Throughout the German advance in Europe, air power played a huge role as sustained bombings pushed many governments to surrender. The Luftwaffe would eventually turns their sights towards Britian and heavily bomb British towns and cities during July and August of 1940, in advance of Operation Sea Lion and The Blitz.
The British RAF Bomber Command would bomb Berlin in response and Berlin was just within range of British bombers. These bombing raids would go frequently between 1940 and 1945 and dropped an estimated 46,000 tons of bombs, about twice the tonnage of the United States Air Force, in Berlin alone.
As one would expect, the British were suffering losses of their bombers from German anti-air defenses. So, they commissioned a study of their surviving bombers to decide where they could reinforce their bombers to increase survivability.
The British RAF Bomber Command recommended that they increase the amount of armor on the places that were being hit, not a bad conclusion, right?
In fact, it’s illustrates a common logical error – survivorship bias.
What is Survivorship Bias?
Survivorship bias is a simple logical error where you concentrate too much on what you can see with people, businesses, or things that “survived” a process. You miss what you can’t see because it’s not immediately in front of you or was excluded because it no longer exists.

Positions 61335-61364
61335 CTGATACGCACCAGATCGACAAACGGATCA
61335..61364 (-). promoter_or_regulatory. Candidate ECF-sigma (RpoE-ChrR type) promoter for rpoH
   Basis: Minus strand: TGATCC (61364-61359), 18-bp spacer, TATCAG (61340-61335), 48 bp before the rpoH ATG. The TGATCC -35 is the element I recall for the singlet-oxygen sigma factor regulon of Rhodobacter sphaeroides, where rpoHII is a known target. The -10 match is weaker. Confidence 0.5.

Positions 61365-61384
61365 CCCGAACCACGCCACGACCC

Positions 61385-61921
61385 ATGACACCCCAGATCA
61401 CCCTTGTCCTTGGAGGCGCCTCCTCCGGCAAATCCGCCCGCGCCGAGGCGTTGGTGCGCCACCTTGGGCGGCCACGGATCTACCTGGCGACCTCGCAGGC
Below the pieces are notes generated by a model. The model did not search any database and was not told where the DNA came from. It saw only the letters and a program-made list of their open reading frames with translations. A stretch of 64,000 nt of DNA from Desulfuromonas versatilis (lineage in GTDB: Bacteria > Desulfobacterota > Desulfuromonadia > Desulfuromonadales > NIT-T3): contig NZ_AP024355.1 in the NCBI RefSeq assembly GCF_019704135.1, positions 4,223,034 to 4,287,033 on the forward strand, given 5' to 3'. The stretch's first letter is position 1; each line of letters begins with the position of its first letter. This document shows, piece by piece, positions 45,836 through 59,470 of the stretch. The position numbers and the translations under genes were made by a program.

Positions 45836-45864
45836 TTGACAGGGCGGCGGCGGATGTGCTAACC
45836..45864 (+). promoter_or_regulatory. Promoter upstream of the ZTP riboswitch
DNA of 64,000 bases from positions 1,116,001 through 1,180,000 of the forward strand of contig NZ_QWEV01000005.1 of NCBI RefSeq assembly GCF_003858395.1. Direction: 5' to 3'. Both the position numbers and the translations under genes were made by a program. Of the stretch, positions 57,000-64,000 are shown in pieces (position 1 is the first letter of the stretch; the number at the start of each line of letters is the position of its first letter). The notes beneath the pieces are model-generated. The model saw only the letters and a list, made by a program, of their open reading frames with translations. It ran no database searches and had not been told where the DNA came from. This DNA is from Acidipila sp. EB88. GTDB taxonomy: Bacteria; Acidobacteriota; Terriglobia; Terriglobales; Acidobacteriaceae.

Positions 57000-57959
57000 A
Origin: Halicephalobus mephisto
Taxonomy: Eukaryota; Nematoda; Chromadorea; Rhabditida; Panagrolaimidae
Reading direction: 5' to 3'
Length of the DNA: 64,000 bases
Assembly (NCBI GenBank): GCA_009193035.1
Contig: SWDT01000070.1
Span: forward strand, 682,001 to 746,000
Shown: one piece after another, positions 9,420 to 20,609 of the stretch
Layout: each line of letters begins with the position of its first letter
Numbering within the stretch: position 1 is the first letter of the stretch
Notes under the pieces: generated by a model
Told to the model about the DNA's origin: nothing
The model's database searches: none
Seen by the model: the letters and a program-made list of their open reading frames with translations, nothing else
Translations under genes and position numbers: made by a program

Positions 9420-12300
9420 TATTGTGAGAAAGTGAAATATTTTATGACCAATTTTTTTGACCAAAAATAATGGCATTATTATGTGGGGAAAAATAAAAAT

In blogging, it’s easy to see the successful bloggers in a niche and look for a commonality among them. While that’s good to start with, it’s dangerous to finish there. You need to consider who was popular four or five years ago (or longer, depending on the niche) and if they no longer exist, investigate why. Research what made them peak 5 years ago but a shadow of their former glory today. Compare that with what works today with current successful bloggers in that niche and do your comparisons with the “dead” included.